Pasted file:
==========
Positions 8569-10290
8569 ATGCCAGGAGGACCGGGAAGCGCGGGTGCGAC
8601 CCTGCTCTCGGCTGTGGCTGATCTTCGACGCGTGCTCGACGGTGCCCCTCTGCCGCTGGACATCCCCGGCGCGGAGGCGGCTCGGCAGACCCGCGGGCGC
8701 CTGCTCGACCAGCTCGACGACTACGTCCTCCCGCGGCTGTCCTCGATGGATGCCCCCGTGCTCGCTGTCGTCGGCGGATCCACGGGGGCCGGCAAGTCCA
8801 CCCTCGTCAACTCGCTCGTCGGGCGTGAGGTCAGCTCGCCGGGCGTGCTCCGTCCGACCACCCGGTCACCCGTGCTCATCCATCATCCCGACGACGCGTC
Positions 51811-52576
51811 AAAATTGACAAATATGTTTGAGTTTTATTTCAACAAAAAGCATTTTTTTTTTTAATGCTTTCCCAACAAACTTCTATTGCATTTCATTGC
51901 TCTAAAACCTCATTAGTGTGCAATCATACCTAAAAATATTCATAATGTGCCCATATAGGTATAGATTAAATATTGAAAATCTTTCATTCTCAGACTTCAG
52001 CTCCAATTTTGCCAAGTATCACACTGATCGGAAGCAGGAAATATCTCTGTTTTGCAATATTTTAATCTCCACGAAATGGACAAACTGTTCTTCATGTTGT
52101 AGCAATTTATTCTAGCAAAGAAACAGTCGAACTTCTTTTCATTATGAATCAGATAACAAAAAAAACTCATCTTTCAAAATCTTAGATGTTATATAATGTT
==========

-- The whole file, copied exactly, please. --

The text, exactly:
Positions 8569-10290
8569 ATGCCAGGAGGACCGGGAAGCGCGGGTGCGAC
8601 CCTGCTCTCGGCTGTGGCTGATCTTCGACGCGTGCTCGACGGTGCCCCTCTGCCGCTGGACATCCCCGGCGCGGAGGCGGCTCGGCAGACCCGCGGGCGC
8701 CTGCTCGACCAGCTCGACGACTACGTCCTCCCGCGGCTGTCCTCGATGGATGCCCCCGTGCTCGCTGTCGTCGGCGGATCCACGGGGGCCGGCAAGTCCA
8801 CCCTCGTCAACTCGCTCGTCGGGCGTGAGGTCAGCTCGCCGGGCGTGCTCCGTCCGACCACCCGGTCACCCGTGCTCATCCATCATCCCGACGACGCGTC
Positions 51811-52576
51811 AAAATTGACAAATATGTTTGAGTTTTATTTCAACAAAAAGCATTTTTTTTTTTAATGCTTTCCCAACAAACTTCTATTGCATTTCATTGC
51901 TCTAAAACCTCATTAGTGTGCAATCATACCTAAAAATATTCATAATGTGCCCATATAGGTATAGATTAAATATTGAAAATCTTTCATTCTCAGACTTCAG
52001 CTCCAATTTTGCCAAGTATCACACTGATCGGAAGCAGGAAATATCTCTGTTTTGCAATATTTTAATCTCCACGAAATGGACAAACTGTTCTTCATGTTGT
52101 AGCAATTTATTCTAGCAAAGAAACAGTCGAACTTCTTTTCATTATGAATCAGATAACAAAAAAAACTCATCTTTCAAAATCTTAGATGTTATATAATGTT